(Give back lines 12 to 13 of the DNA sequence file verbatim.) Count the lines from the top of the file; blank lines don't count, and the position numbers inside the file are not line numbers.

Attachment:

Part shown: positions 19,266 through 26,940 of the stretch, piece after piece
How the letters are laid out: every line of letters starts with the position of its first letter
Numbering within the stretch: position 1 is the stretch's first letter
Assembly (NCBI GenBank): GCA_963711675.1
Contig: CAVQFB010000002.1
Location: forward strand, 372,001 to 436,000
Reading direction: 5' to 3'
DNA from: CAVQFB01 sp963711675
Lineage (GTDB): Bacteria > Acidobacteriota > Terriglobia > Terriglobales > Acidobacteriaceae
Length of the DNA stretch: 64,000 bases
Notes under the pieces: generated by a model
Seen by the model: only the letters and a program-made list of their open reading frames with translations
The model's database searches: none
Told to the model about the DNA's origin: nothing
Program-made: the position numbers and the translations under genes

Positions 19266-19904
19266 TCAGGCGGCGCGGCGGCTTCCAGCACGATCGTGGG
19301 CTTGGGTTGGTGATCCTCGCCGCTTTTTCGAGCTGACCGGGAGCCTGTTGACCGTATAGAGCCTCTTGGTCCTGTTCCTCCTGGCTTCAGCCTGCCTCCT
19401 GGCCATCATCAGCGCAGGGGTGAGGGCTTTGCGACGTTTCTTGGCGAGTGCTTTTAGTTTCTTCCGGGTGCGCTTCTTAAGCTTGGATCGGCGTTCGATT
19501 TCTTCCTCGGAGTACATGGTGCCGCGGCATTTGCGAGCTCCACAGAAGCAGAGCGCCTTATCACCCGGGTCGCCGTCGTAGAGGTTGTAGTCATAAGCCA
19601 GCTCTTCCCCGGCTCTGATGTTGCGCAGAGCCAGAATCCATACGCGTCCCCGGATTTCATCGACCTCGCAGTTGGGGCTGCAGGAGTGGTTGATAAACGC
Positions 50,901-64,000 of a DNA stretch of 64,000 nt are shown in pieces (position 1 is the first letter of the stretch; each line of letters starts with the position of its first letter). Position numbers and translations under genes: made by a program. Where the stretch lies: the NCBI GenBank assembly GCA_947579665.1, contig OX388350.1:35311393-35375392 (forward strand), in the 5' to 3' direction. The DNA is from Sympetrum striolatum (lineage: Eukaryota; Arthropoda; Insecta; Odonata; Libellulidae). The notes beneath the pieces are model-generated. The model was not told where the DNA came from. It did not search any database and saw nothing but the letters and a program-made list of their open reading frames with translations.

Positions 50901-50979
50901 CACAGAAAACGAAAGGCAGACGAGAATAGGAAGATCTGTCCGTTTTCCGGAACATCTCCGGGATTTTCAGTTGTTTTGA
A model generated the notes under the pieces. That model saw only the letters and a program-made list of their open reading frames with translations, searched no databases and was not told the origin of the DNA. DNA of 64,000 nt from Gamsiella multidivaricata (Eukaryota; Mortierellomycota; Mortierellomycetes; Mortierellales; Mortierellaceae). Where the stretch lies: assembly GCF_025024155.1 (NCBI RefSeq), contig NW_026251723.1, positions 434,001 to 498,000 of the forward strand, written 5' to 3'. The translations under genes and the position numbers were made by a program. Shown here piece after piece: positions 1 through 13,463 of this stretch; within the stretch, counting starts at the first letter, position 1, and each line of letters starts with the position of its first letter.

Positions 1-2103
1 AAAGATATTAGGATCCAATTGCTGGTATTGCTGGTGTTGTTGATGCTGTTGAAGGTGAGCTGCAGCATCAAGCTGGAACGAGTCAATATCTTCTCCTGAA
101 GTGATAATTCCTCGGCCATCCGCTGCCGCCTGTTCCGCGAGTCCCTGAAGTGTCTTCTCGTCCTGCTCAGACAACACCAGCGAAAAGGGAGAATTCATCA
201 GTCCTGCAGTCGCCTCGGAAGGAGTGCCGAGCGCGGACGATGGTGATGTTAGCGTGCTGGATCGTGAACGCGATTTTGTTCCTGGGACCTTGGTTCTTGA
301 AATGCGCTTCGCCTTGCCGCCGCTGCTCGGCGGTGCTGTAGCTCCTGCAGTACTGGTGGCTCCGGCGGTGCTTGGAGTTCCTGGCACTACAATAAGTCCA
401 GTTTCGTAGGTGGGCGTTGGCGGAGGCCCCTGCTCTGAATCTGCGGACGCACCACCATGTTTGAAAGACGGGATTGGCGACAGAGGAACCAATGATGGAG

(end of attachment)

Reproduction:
Seen by the model: only the letters and a program-made list of their open reading frames with translations
The model's database searches: none